Anti-Vaccine Haven Digs In As Measles Outbreak Hands Science Crusaders An Edge
VASHON ISLAND, Wash. — Since arriving from Puerto Rico a year ago, Pedro Alvarez says he has learned a lot about healthy living from other people on this island — a small, crunchy community a short ferry ride from Seattle. He’s embraced kale and root vegetables, for example.
“Vashon is more aware. There are a bunch of really informed people here,” said Alvarez, 25, who wore a Karl Marx T-shirt, round-rimmed glasses and trimmed beard as he blended fresh fruits and vegetables behind the bar at the popular Pure Organic Cafe, where he works. He was careful to note these were his personal opinions.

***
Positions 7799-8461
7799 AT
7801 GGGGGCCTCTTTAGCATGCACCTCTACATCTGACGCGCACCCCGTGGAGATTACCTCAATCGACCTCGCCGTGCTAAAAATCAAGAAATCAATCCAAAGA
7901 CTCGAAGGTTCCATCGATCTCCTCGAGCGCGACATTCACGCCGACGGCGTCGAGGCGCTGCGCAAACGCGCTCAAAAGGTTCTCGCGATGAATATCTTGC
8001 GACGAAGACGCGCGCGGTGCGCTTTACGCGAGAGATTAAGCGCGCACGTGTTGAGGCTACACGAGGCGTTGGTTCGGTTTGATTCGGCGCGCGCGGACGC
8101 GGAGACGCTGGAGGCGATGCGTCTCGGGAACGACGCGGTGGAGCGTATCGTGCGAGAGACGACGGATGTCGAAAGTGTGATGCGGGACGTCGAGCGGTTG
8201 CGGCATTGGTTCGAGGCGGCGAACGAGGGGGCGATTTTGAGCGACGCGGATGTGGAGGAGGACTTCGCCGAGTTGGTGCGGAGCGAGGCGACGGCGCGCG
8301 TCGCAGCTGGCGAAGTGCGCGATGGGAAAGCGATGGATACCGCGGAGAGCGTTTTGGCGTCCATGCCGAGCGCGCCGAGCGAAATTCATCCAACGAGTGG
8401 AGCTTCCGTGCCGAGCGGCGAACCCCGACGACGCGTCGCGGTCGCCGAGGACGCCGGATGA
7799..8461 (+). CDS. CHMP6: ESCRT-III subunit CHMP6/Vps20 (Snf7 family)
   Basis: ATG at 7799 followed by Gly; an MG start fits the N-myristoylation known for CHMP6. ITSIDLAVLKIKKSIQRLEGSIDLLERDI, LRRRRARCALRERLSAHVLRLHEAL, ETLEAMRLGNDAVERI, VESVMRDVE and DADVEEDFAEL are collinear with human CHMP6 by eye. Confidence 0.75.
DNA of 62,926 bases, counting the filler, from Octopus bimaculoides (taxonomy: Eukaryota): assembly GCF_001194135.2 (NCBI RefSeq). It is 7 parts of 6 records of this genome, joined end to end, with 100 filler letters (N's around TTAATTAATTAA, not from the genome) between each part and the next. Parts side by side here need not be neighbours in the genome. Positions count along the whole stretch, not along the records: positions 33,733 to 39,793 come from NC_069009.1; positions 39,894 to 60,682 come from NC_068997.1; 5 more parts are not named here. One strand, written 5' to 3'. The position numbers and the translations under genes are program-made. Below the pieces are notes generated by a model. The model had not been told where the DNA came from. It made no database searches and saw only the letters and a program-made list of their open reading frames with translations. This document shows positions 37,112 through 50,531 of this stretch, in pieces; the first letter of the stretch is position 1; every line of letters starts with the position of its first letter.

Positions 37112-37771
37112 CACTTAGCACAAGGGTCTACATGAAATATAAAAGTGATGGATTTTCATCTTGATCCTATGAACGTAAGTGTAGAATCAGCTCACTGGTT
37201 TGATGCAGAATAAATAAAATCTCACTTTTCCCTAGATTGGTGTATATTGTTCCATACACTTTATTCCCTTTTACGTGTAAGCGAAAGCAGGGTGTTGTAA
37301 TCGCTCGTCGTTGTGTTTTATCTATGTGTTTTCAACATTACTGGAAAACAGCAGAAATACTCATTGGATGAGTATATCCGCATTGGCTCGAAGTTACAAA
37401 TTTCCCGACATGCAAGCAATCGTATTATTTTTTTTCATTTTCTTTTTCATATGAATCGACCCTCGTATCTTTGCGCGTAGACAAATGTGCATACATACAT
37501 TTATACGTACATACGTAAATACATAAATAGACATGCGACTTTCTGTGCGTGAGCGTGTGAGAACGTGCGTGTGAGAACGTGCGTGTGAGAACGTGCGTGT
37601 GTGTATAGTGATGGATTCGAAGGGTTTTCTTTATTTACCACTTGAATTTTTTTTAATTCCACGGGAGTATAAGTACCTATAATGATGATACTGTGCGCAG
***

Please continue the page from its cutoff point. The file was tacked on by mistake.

Recently, a neighbor wearing a T-shirt espousing anti-vaccine views caused Alvarez and his girlfriend, who are expecting their first child this month, to question the safety of vaccines. They plan, for the moment, not to immunize their child against communicable diseases like polio, whooping cough and measles.
Vashon Island, wedged into the southern tip of Puget Sound, is a bastion of homesteading and do-it-yourself ethos, and perhaps most famous as home to a stronghold of vaccine skeptics. In 2002, a New York Times reporter visited the “counterculture haven” to cover a rising anti-vaccine sentiment. The —> Read More Here